Oil on Linen Board
60 x 45 cm
The painting depicts the view from the quarter deck of the Endeavour replica sailing off Wilsons Promontory en route to Eden
In 2006, after serving as a tour guide on the Endeavour Replica when it was in Melbourne for the Commonwealth Games, I was invited to crew on a trip from Melbourne to Eden. The sailing conditions were perfect as we rounded Wilsons Promontory with a fresh following breeze. For many of the voyage crew this was their first time sailing on a tall ship and the view from the quarterdeck showed the complexity of the extensive rigging and sails that were powering the ship through the swell and choppy seas of Bass Strait.
Painting Oil on Linen Board
60 x 45cm
The painting shows the H28 class yacht Watermark II and the ketch rigged Shenandoah sailing off the coast at Blairgowrie in Victoria. Both boats have just tacked so they will clear the port mark, and shallow water at the southern end of Port Phillip Bay.
In 2019 I was standing on the Blairgowrie jetty watching the pretty ketch Shenandoah being relaunched after the annual slipping, when I met the skipper of another yacht who was helping with the slipping. This chance encounter led to an invitation for me to crew on his classic and beautifully maintained H28 and subsequently some great sailing around the bay.
Specifications – H28 Watermark II
Designer – Herreschoff
Builder – Walker
Rig – Sloop with cutter rig
Engine Bukh 20hp
Painting: Oil on Board
91 x 61cm
The painting depicts two famous cruising couples meeting in the Bay of Islands, New Zealand in 1985.
Larry and Lin Pardey cruised the world initially in the 24 ft Seraffyn and then in the 30 ft Taleisin of Victoria, whilst Eric and Susan Hiscock similarly cruised widely over a forty year period in various yachts which were all called Wanderer. Both couples have written books of their voyages and sailing techniques.
In 1985 the two boats and cruising couples met off the Bay of Islands and Lin Pardey described the history of this meeting in her September 2009 newsletter.
More than 24 years ago, Larry and I sailed to New Zealand to rendezvous with Eric and Susan Hiscock. We had used their books as inspiration when we fitted out Seraffyn. Over the course of Seraffyn’s eleven year circumnavigation we had the privilege of meeting Eric and Susan in four different countries. When we went back to build Taleisin, an enjoyable correspondence grew. Then when launch date came Eric wrote, “Of course you’ll sail down here and show us this new boat.” It took us almost two years of enjoyable cruising before we made it to the Bay of Islands in the north of New Zealand.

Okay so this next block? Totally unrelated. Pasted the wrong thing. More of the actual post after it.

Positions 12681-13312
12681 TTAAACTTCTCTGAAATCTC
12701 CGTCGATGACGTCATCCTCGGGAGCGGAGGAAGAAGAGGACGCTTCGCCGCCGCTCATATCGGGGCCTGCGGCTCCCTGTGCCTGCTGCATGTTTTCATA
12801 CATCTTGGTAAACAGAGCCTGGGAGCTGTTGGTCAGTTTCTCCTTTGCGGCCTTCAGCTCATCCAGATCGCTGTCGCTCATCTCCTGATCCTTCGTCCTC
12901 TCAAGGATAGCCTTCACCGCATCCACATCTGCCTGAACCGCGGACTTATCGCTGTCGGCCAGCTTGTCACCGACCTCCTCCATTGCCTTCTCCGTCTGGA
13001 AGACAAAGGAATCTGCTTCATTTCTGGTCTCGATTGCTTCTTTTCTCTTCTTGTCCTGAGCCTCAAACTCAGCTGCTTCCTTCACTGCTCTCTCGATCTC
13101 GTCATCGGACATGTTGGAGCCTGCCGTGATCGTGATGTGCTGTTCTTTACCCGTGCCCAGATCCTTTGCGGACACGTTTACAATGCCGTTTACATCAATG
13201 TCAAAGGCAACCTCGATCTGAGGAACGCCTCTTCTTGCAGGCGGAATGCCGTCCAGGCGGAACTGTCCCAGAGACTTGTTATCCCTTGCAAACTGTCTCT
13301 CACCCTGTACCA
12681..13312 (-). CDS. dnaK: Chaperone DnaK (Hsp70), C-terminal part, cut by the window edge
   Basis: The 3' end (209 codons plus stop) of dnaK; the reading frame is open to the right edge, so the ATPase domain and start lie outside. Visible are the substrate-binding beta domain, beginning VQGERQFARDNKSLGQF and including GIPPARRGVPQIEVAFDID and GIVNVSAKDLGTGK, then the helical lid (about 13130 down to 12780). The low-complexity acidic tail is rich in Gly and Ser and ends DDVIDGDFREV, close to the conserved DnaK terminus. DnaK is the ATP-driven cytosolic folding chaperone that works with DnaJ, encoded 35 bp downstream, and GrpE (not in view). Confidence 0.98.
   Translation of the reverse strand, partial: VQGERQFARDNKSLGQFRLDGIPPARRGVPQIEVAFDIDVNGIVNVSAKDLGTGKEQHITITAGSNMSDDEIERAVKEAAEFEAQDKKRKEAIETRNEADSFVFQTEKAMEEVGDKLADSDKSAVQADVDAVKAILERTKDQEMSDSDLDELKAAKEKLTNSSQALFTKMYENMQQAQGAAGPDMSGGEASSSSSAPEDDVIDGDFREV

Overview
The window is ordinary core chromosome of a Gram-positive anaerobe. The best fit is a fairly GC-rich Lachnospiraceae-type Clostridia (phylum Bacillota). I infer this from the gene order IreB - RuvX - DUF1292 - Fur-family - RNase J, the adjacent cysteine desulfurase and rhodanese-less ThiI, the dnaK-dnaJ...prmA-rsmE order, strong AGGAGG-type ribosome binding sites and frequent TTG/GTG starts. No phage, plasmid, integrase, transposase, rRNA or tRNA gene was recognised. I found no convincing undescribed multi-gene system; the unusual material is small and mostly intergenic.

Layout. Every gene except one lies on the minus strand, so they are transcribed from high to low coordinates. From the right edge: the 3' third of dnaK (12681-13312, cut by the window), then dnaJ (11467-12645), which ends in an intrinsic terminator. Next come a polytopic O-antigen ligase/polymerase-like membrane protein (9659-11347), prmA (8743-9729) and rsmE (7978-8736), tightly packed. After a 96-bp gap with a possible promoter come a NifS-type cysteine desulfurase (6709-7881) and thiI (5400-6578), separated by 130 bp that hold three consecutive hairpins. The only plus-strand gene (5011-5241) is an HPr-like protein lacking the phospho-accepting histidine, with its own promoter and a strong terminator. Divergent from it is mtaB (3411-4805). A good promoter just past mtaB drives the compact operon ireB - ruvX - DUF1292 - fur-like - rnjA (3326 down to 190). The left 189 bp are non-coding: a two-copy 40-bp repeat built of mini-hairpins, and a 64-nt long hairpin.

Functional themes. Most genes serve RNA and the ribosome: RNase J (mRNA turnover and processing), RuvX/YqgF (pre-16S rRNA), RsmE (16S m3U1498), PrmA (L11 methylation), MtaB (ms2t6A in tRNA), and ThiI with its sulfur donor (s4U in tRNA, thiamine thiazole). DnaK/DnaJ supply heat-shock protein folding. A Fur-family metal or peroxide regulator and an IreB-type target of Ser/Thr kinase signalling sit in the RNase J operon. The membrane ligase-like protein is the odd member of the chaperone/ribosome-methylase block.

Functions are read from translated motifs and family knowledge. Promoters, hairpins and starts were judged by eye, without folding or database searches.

The Hiscocks arrived two days later having just sailed Wanderer V across the Tasman Sea from Sydney, Australia (Eric was 77, Susan 73). The reunion was lovely. “Plan on staying in New Zealand for the winter too,” Susan told us. “That way you’ll get to really know how nice it is to sail around here.” She and Eric then marked our charts with their favorite anchorages.
The painting was based on photographs that Lin kindly provided of both yachts which I then developed into the sailing scene, with the approaching rendezvous between the two boats.
This art site also includes paintings of the Pardey’s Seraffyn and the Hiscock’s Wanderer II and Wanderer III. There is a wide range of information about the Pardeys on their website.
Specifications Taleisin of Victoria
Designer – Lyle Hess
Builders – Larry and Lin Pardey
Length on Deck 29’6″
Sail Area 740 sq ft
Engine None – used 14 ft ash sweep for sculling
Specifications Wanderer V
Designer – Alan Orams
Builder – Orams Marine – Whangarei
Beam 12′ 3″
Draft 5′ 3″
Engine Yanmar 20 hp diesel
Painting Oil on Linen
60 x 45cm
This painting was based on my experience voyaging on the Tallship Enterprize, where one of the special moments was to experience the variety of different weather conditions, and particularly the picturesque sunrises and sunsets. Every sunset was so different with such a variety of coloured skies as the sun ‘kissed the horizon’
The painting depicts Lin and Larry Pardey in the cockpit of their reefed 24ft timber sloop Seraffyn, sailing past the Kronborg castle in May 1973
The scene is based on a photograph taken by Tom Nibbea, which he provided to the Pardeys and was included on the cover of their first book. Lin provided me with a copy of the original photo showing Seraffyn sailing in gale conditions and looking in her element, with two reefs in the mainsail, and comfortably powering through the challenging sea conditions. My painting expands the overall scene with the additional gaff rigged yacht sailing inshore and a broader interpretation of the sailing conditions.